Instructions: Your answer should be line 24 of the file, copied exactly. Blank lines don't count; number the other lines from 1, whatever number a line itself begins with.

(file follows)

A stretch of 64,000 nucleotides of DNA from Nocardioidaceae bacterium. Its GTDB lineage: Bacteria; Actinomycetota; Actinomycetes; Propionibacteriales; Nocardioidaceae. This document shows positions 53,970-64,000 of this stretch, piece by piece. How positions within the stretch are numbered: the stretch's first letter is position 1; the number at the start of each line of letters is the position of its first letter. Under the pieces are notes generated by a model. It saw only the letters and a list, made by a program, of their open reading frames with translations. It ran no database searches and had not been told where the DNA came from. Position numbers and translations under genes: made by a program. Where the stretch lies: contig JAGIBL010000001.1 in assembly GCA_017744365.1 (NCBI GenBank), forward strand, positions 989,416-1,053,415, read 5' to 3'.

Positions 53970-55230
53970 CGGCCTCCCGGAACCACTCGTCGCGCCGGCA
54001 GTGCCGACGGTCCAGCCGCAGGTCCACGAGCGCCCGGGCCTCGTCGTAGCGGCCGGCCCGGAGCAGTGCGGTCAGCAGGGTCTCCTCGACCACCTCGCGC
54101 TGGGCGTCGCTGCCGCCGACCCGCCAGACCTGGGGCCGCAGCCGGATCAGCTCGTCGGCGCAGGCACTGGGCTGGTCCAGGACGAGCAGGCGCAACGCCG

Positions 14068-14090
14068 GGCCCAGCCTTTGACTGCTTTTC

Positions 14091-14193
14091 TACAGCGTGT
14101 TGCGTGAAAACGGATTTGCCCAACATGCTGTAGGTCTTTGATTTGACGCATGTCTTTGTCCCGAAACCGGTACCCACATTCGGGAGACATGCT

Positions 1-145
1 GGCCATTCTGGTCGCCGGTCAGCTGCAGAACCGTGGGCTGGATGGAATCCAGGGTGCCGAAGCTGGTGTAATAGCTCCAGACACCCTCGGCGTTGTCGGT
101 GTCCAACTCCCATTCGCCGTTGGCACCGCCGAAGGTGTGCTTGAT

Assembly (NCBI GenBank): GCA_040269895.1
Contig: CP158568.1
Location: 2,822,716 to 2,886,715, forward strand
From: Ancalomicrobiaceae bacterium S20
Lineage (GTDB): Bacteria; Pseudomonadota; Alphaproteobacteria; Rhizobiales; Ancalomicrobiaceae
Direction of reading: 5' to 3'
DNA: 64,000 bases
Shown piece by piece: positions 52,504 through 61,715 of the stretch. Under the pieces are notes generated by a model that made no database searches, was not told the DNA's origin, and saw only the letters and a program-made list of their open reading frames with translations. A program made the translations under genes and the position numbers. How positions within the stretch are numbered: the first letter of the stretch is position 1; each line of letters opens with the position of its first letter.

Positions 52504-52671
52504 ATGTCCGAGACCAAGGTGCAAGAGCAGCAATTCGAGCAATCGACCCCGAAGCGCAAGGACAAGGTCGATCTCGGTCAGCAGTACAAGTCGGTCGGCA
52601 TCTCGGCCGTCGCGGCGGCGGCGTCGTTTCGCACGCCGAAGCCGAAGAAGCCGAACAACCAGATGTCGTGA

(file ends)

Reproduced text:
52601 TCTCGGCCGTCGCGGCGGCGGCGTCGTTTCGCACGCCGAAGCCGAAGAAGCCGAACAACCAGATGTCGTGA